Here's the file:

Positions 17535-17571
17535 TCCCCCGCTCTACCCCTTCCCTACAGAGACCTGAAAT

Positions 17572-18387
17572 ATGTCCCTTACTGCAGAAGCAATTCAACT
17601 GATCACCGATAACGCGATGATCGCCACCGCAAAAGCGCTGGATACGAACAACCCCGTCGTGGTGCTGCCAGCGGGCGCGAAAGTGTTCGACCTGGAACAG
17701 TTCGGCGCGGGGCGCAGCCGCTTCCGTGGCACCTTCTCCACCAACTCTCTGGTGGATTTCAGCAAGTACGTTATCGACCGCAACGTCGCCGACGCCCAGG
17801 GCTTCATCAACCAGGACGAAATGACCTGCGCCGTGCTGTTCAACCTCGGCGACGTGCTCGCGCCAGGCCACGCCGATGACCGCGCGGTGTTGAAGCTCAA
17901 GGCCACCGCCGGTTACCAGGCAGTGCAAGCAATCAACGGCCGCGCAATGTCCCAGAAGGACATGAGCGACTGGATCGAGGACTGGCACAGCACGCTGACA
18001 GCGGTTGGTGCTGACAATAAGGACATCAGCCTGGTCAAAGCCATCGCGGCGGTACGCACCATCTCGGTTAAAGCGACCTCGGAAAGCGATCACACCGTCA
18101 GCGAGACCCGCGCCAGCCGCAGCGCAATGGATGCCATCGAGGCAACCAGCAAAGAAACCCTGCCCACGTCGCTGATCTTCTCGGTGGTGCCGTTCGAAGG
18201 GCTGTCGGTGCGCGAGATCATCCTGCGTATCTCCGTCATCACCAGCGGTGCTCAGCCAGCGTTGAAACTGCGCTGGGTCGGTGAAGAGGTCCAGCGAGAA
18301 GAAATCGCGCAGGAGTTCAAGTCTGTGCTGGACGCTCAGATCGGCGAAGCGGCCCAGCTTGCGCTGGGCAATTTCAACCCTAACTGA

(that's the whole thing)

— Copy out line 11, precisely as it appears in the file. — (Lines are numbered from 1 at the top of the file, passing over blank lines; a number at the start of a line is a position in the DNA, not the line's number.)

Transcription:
18201 GCTGTCGGTGCGCGAGATCATCCTGCGTATCTCCGTCATCACCAGCGGTGCTCAGCCAGCGTTGAAACTGCGCTGGGTCGGTGAAGAGGTCCAGCGAGAA